This Greenville Women at Work lunch provided several thought-provoking, interesting perspectives from multicultural women professionals who shared their experiences and suggestions for ways to break out of their silos, look at behavior from the cultural perspectives of others, seek commonalities, and communicate openly.
The panelists, moderated by Ava Smith of Flat Fee Recruiting, were:
Mavis Nakuma, BSN, is a registered nurse in the telemetry unit of AnMed Health in Anderson. She is originally from Africa.
Elvia Pacheco-Flores, a human resources professional at Fluor and founder of the nonprofit LatinosUnited, moved to the U.S. from Mexico as a young child.
Sima Patel is an attorney at Nexsen Pruet Law Firm who specializes in corporate compliance, litigation, business disputes, and employment and labor law. She is a first-generation Indian-American who was raised in California.
Anita Tam, Ph.D., is a first-generation Chinese-American and assistant professor of psychology and faculty advisor of the Phi Theta Kappa International Honor Society at Greenville Technical College.
Nazanin Zinouri, Ph.D., originally from Iran, recently returned to the U.S. after being detained and making global news. She serves as a data scientist at Modjoul, a wearable tech company.
On background and culture
The panelists shared several insights about their backgrounds. From the focus on close personal relationships in Iran to the extremely family-oriented Indian-American culture, each of the women felt a difference in their personal background and that of the mainstream culture found here in the Upstate, especially in our workplaces.
Pacheco-Flores described the hardworking and especially loyal work culture of her Latino background mixed with the perceived views of her age group. For her, the cultural loyalty to an employer far outweighs the stereotypical millennial aversion to staying in one place for a long time.
What shocked the panelists most about Greenville?
- Warm but distant: Panelists had a shared experience of meeting people who seemed very warm and friendly in the beginning, yet quite distant with time.
- Christian assumptions: Several of the panelists have been asked where they go to church. Christian invocations are still given at events for large professional organizations, prayers and blessings said at business meetings and lunches. These acts, though inadvertent, provide serious modes of exclusion and need to be addressed within all of our organizations.
- Other cultural differences: Even when moving from within the United States, panelists noticed big cultural differences when moving to the Upstate. Noted was a visible change in the overall diversity landscape from Washington, D.C., to Greenville, as well as the eye-opening thought that moving from Iran to Illinois provided less of a culture shock than moving from Illinois to the Upstate.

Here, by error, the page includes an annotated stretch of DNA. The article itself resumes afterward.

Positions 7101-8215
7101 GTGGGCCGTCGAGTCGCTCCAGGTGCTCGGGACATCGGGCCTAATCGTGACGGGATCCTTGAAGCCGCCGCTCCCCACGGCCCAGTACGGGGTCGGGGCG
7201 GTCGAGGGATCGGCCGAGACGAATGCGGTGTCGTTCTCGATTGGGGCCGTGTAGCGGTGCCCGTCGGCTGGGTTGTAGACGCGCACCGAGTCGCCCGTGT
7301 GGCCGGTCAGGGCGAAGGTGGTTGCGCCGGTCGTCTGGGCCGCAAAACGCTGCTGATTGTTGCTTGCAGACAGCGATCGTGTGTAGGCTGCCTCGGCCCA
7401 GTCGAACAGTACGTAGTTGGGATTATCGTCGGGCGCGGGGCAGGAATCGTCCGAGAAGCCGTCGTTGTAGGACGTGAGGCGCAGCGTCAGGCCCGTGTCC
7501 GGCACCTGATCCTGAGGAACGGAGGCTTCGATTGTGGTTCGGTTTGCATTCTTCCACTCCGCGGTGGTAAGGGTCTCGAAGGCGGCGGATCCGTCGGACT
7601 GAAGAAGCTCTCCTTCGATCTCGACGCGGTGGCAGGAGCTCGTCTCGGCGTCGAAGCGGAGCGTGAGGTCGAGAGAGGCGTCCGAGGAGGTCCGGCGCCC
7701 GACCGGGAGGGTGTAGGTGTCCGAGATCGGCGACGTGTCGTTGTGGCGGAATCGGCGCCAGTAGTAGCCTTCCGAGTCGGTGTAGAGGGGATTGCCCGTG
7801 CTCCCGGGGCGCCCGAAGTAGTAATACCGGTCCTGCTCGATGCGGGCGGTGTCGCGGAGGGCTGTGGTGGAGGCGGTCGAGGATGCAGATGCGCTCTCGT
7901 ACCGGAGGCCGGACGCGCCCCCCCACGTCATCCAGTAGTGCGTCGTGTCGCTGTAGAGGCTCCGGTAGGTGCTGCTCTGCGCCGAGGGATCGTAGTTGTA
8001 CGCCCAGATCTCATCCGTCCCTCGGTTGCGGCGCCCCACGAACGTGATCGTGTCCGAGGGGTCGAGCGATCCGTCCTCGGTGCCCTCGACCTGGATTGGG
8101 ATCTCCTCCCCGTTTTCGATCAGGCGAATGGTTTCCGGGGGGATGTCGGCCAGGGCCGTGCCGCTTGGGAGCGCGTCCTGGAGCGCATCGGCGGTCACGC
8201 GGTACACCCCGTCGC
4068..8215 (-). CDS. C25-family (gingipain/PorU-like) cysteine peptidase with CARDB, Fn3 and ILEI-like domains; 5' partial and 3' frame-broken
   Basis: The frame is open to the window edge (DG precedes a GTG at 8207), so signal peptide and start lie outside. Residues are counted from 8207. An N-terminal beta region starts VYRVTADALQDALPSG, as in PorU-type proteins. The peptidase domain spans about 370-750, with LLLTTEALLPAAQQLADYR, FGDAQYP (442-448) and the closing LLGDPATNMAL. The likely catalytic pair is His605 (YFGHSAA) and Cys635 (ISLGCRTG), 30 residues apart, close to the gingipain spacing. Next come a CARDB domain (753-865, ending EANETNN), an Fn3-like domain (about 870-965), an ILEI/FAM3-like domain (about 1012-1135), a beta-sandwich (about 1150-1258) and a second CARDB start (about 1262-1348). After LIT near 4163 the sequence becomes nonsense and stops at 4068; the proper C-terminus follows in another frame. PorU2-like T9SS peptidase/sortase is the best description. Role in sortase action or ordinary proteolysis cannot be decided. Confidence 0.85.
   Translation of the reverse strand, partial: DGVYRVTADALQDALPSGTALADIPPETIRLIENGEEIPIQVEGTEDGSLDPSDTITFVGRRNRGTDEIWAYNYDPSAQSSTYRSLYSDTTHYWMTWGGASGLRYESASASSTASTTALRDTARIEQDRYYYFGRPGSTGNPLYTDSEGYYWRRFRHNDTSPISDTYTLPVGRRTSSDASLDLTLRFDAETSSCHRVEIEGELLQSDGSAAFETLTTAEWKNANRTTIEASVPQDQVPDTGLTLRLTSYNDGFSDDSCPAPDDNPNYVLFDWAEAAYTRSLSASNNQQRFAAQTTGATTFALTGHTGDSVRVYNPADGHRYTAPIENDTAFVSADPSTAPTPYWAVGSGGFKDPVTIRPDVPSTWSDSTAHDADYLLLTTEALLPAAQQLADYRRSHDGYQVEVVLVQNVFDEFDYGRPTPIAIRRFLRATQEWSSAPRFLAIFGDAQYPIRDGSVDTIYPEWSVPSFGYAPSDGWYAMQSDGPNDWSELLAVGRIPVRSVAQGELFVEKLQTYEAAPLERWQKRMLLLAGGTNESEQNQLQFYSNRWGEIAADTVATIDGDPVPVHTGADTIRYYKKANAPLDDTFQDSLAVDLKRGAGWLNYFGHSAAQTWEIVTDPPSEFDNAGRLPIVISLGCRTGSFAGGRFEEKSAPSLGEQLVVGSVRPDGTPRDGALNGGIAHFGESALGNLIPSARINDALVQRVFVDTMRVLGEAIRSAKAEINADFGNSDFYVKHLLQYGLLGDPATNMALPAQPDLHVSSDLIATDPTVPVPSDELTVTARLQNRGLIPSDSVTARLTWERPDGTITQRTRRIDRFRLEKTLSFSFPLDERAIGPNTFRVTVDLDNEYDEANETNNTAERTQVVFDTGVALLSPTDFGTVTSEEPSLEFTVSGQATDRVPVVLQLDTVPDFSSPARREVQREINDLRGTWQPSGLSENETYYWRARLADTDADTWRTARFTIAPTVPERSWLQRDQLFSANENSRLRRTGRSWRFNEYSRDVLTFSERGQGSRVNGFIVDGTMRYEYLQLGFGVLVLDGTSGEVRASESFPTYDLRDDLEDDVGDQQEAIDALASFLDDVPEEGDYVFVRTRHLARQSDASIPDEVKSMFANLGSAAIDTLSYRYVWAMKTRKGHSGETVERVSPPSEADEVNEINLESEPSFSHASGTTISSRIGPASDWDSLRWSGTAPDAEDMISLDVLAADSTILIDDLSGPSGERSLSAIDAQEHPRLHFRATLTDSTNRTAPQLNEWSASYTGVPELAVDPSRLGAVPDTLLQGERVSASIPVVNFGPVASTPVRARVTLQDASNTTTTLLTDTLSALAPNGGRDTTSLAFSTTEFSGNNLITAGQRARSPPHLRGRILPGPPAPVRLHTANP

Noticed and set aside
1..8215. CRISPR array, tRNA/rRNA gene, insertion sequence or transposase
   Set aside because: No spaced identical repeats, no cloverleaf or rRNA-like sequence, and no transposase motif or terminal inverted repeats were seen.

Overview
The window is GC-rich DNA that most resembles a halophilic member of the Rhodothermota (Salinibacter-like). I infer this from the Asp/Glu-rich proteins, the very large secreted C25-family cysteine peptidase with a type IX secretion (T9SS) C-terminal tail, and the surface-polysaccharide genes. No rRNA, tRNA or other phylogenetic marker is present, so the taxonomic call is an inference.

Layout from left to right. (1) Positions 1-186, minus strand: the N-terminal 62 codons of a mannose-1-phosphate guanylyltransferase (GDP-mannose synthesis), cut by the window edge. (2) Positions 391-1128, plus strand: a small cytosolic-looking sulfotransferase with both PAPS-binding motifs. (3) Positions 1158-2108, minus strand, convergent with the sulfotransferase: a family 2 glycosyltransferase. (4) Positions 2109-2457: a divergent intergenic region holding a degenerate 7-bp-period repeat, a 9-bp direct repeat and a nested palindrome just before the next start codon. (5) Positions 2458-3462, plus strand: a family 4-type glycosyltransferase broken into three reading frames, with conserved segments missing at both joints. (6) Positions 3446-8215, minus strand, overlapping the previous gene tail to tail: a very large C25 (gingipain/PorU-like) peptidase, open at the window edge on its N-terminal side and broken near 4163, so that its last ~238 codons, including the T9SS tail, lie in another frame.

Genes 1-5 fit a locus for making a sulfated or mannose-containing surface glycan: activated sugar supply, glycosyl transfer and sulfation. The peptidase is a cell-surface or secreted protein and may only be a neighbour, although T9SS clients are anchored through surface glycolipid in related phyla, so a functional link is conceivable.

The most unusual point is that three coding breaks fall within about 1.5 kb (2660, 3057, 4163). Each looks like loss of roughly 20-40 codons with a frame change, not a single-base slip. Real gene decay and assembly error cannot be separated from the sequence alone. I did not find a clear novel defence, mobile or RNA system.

A few don’ts
- Don’t assume that all individuals from within a culture are the same. They don’t all know each other. While you may think that a Chinese woman looks like Lucy Liu, believe that all Africans are poor, or wonder why a woman from Iran isn’t wearing a hijab, you really don’t need to tell them that.
- Don’t try so hard to prove you’re inclusive. Your best friend may very well be Indian, but again, you don’t need to kick things off with that. During the session, a panelist mentioned an old saying: “A sweet potato doesn’t have to say how sweet he is.”
- Don’t assume that your culturally diverse associates don’t want to socialize outside of work. Silence is often the most hurtful form of exclusion.
- Don’t start conversations by pointing out differences. For example: “You’re not from around here.” “Your accent is different.” As human beings, we have more similarities than differences, so try starting conversations with those in mind instead.
And some do’s
The way to overcome ignorance is to become informed and take the time to learn from people who are different than you.
- Do ask sincere questions. “I want to learn more about your culture. Can you make time to share with me?”
- Do your research. If you know a little about where a colleague is from, take the time to look it up and learn about it in order to engage in informed, meaningful discussions.
- Do be prepared. For those who are culturally diverse, get ready for what people might say and have responses ready to help turn interactions into productive learning experiences.
- Do invite your culturally diverse colleagues to events, lunches, dinners, etc. Sharing time and experiences cultivates an inclusive community.
And as always, the main takeaway from every Greenville Women at Work event: build each other up. Be the women who pave the way for more women to be included and successful.
Learn more about the Greenville Chamber’s Women at Work program and future events at greenvillechamber.org.